Christofer Fjellner

New anti-dumping methodology a missed opportunity

Since December 11th last year, the EU’s trade defence instruments have been in illegal territory. On that day, a section of China’s accession protocol to the WTO expired that said other trading partners could calculate antidumping duties by simply looking at prices in third, so called analogue countries. The European Commission understood the problem and proposed a new country-neutral methodology. But when the Parliament’s international trade committee today voted on the new methodology, it unfortunately replaced one problem with another. Now, Member States must stand their ground so that our new rules pass the test of WTO dispute settlement in Geneva.


I have been a fierce opponent of the analogue country method in anti-dumping investigations. The fact that the United States is the most commonly used country used in anti-dumping investigations against China should be case in point that a lot of the dumping margins found against China in fact only stems from different cost structures in a country with six times higher GDP per capita. Therefore, I was positive when the Commission proposed that we replace prices in third countries in cases of real state-induced distortions. Rightly applied by the Commission, the proposal could have put our trade defence instruments on the right side of the WTO rules while at the same time addressing legitimate concerns about state distortions in third countries putting European producers at harm.


But today, the European Parliament replace the problem of using the analogue country method with another problem. Member States have taken the reasonable position that the Commission should use prices not affected by significant state distortions in exporting countries in investigations when they conclude them not to be. But Parliament requires exporters to prove this on a case by case basis effectively putting all burden of proof on exporters and not on the Commission, something very problematic from a WTO perspective. Parliament also says social, environmental and tax conditions should count as significant distortions. That is clearly not compatible with WTO rules as we are bound by the General Agreement on Tariffs and Trade, GATT, to give equal (most favoured nation) treatment to all trading partners in the WTO.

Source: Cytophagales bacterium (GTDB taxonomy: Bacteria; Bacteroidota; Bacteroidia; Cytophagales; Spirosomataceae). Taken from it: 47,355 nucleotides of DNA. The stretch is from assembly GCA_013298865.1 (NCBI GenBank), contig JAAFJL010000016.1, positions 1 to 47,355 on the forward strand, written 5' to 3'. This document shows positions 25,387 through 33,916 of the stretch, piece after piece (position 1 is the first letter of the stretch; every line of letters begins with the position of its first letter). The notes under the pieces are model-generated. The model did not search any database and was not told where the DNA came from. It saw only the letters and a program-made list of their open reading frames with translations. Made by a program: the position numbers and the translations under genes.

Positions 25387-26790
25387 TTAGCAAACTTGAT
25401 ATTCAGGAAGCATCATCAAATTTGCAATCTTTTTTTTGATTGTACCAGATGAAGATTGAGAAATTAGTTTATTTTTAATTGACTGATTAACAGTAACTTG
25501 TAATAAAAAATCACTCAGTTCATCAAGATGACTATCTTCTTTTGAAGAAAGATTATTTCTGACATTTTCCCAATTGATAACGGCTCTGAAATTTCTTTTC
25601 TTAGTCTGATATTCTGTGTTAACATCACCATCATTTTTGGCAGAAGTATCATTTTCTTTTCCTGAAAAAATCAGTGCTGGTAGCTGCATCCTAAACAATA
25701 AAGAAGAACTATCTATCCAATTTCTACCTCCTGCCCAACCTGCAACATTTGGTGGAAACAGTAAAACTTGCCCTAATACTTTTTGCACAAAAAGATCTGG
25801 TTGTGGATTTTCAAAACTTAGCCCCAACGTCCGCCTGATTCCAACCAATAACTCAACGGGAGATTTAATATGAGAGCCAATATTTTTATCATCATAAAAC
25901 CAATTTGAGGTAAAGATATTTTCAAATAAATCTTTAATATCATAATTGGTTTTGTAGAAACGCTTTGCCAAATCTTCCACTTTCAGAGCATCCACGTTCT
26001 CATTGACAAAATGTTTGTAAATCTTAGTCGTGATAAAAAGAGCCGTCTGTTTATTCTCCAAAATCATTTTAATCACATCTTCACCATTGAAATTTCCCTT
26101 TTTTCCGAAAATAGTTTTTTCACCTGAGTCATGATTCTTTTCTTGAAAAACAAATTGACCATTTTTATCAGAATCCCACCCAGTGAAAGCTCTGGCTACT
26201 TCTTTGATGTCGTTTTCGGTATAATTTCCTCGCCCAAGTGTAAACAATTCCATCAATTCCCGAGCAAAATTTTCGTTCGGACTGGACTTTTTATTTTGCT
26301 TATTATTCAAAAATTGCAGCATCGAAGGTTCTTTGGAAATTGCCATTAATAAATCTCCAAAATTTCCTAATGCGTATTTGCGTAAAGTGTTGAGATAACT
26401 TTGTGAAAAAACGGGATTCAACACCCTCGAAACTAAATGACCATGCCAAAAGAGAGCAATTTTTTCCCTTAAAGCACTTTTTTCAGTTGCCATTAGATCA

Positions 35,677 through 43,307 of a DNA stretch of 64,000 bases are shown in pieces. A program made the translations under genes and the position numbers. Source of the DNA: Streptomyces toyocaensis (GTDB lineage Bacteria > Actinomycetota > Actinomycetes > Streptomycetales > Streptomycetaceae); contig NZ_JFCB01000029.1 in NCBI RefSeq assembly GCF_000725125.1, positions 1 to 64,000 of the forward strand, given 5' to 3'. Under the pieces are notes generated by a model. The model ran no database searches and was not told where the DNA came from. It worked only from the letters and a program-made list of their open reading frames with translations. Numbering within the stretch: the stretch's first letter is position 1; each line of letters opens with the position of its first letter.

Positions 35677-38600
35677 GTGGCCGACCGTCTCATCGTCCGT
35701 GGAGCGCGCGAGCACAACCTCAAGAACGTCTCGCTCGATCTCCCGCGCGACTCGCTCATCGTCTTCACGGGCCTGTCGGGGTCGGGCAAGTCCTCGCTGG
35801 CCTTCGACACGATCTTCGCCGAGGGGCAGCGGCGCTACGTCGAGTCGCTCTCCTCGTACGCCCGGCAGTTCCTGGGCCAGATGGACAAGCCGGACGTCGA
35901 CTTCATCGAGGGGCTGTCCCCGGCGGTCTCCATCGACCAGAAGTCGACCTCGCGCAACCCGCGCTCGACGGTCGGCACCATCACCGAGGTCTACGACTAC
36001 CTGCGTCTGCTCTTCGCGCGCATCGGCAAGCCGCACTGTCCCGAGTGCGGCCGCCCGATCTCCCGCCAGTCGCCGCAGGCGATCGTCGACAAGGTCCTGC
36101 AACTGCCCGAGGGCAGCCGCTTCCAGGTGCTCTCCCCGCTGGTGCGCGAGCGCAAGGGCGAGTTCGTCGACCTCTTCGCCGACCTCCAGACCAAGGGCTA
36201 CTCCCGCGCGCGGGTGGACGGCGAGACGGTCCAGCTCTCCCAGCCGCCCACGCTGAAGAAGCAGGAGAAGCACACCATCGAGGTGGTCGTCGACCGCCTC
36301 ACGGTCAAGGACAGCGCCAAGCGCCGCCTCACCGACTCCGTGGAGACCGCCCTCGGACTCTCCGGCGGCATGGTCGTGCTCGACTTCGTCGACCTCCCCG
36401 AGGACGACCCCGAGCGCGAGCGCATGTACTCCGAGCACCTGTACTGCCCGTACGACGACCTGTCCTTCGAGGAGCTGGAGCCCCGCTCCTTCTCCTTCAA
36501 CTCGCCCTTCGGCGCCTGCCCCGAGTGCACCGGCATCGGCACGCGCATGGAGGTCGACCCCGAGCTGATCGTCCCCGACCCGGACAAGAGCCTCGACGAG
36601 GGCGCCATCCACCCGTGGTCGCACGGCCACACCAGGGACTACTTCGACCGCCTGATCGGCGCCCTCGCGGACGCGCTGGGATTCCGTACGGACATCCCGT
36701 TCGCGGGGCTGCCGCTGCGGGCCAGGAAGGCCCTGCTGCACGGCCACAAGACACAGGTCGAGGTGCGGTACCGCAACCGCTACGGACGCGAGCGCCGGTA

Furthermore, the committee’s position say that overcapacity should be treated as a significant distortion. That is simply wrong. It is true that overcapacity as compared to a domestic demand can be the result from distortions. However, it can equally be the consequence of pure comparative advantage or changes in the business cycle.


The position also removes the condition proposed by the Commission that whenever third country prices are used in anti-dumping investigations, these must come from countries of a similar level of economic development. In this case, we would still run the risk that dumping margins are synthetically inflated and not the result of true dumping.


Let’s make one thing clear. This is not a question whether or not China is a market economy. We all agree China is not market economy. No one, perhaps with the exception of the Chinese Communist Party is arguing that. The question is whether or not Europe will abide by the multilateral trading rules in the WTO when other major world players are starting to question them. Rule-based trade has served Europe well and will continue to do so. But we need to defend the rules. If we abandon them, how can we expect others to abide to them?


Today’s vote is a missed opportunity. Nothing is written in stone as Member States must also approve the new methodology. The key is that we must not replace one methodology that violates the WTO rules with another that does the same. I hope for a swift and balanced agreement in trilogues on new rules that the lawyers of all institutions conclude to be WTO compatible. A long and costly trade dispute with China would come with a high price in terms of jobs and growth, should our rules not stand the test.

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